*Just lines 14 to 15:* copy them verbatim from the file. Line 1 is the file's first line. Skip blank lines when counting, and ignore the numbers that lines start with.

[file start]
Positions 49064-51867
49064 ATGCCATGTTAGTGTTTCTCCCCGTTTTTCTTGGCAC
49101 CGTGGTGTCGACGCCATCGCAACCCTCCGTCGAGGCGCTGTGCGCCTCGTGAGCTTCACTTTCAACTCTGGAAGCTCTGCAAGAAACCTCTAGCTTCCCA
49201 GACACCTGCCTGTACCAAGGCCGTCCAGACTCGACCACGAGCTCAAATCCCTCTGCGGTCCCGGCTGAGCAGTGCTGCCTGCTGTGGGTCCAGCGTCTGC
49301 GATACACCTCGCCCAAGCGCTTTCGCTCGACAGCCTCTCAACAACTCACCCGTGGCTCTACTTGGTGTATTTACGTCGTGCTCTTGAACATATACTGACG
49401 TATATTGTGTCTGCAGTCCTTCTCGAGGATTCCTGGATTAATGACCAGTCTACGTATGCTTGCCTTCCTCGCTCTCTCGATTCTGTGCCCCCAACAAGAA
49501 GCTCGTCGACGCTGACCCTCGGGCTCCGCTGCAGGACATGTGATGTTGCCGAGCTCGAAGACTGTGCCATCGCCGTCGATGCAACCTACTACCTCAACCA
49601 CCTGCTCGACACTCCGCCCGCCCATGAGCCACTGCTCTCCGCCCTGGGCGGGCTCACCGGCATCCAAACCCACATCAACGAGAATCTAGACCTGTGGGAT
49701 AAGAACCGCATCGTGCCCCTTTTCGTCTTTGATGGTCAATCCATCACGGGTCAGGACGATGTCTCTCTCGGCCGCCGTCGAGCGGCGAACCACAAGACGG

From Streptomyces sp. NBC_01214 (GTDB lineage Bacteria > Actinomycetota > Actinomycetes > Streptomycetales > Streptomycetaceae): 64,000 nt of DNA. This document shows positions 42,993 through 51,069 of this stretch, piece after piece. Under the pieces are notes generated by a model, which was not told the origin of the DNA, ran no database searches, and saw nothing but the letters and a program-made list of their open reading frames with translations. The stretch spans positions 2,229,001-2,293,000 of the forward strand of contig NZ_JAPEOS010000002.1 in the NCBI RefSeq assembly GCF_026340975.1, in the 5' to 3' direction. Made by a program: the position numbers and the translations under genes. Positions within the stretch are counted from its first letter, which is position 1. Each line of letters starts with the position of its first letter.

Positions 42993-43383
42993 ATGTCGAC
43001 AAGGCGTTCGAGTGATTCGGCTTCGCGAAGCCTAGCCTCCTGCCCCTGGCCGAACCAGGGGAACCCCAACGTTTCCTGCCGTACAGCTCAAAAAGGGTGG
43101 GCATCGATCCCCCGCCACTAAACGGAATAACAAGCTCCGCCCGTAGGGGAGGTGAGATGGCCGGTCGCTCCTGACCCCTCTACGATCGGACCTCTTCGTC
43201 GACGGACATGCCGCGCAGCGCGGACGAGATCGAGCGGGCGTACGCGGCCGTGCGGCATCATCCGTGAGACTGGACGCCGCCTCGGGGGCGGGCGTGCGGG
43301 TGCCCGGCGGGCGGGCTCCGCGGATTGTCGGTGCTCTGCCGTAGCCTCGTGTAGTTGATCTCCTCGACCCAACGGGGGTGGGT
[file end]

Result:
43101 GCATCGATCCCCCGCCACTAAACGGAATAACAAGCTCCGCCCGTAGGGGAGGTGAGATGGCCGGTCGCTCCTGACCCCTCTACGATCGGACCTCTTCGTC
43201 GACGGACATGCCGCGCAGCGCGGACGAGATCGAGCGGGCGTACGCGGCCGTGCGGCATCATCCGTGAGACTGGACGCCGCCTCGGGGGCGGGCGTGCGGG